Brands’ Challenge to .Feedback Domain to Test Little-Used Protection Mechanism


Facebook Inc., Adobe Systems Inc. and 11 other brand owners are challenging the operator of the .feedback internet domain for allegedly breaching its commitment to the public interest.

The brand owners are invoking a little-used rights protection mechanism finalized in 2013 by the Internet Corporation for Assigned Names and Numbers, the non-profit entity that coordinates the domain name system.

The mechanism, called the Public Interest Commitment Dispute Resolution Procedure (PICDRP), allows for challenges to top-level domain registries who have allegedly breached a set of public interest commitments stipulated in their agreements with ICANN.  Those commitments require registries to, among other things, operate their domain in a transparent manner and prohibit fraudulent or deceptive practices.

The complaint against Top Level Spectrum will be an early test of the PICDRP’s effectiveness.

“It is important to see how this new mechanism works and whether ICANN is going to stand behind these public interest commitments,” Brian J. Winterfeldt, counsel for the brand owners and an intellectual property partner at Mayer Brown LLP in Washington, told Bloomberg BNA Oct. 31.

ICANN has created a number of rights protection mechanisms designed to protect trademark owners in its new generic top-level domain program, including the Trademark Clearinghouse and the Uniform Rapid Suspension System.  ICANN conducted a review of the various mechanisms in 2015 but said that analysis of the PICDRP was premature at the time because no complaints had been filed, according to a September 2015 report.

feedback lawsuit

The brand owners alleged in an Oct. 24 complaint that at the time of the domain’s launch, registry Top Level Spectrum Inc. failed to make its domain registration policies available to the public.  Top Level Spectrum also failed to make publicly available material changes to those policies, including a purported plan to sell domains matching 5,000 top brands to a third party, the brand owners alleged.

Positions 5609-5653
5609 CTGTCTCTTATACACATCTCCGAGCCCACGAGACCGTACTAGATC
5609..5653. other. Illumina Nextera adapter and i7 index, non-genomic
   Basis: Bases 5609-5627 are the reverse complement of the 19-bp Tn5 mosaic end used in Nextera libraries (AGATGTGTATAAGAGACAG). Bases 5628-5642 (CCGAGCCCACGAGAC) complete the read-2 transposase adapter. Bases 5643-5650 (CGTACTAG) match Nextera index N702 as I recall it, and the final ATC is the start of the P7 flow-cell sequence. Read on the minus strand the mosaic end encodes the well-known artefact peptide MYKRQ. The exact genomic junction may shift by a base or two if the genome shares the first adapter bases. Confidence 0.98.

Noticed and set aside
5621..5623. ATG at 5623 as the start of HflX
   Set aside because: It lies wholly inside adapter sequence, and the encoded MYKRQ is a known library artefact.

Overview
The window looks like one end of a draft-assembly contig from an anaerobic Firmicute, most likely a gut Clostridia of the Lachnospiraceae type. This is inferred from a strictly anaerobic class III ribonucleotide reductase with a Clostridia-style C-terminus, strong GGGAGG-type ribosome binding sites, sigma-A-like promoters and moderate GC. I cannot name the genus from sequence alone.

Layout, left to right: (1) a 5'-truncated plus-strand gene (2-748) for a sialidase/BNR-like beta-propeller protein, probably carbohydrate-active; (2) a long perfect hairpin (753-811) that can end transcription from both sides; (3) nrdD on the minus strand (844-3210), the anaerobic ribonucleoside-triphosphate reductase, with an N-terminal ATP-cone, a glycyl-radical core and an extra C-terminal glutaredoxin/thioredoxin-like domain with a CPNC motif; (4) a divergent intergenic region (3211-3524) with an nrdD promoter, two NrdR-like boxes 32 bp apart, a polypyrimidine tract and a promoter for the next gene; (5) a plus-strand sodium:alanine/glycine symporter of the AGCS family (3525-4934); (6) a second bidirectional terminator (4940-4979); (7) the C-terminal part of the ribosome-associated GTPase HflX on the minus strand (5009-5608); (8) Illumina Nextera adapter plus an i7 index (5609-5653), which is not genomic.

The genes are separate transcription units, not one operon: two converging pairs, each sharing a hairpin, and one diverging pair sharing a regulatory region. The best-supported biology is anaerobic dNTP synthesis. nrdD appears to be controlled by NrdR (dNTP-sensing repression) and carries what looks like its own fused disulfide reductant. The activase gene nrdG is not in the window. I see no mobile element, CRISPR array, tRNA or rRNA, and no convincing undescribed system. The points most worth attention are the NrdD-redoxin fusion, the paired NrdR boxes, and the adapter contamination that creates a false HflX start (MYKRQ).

In addition, the brand owners alleged that Top Level Spectrum falsely registered domain names corresponding to trademarks and urged them to validate registrations that they never registered in the first place.

Top Level Spectrum allegedly also solicited and paid third parties to post fake product reviews on websites within the .feedback domain, the brand owners said.  Paid bogus reviews “predominate in .FEEDBACK, breaching the public trust and creating a registry business model based on falsehoods,” they said.

Top Level Spectrum spokesman Jay Westerdal told Bloomberg BNA Oct. 31 that the allegations were “baseless.”  He said that Top Level Spectrum is “operated in an open manner consistent with general principles of openness and nondiscrimination and has only one wholesale price that it provides to ICANN registrars.”

Westerdal said that the complaint was the first to allege the registry wasn’t being transparent and that the brand owners didn’t reach out to it directly to resolve their claims.

It remains to be seen whether ICANN will open an investigation into the registry’s practices.


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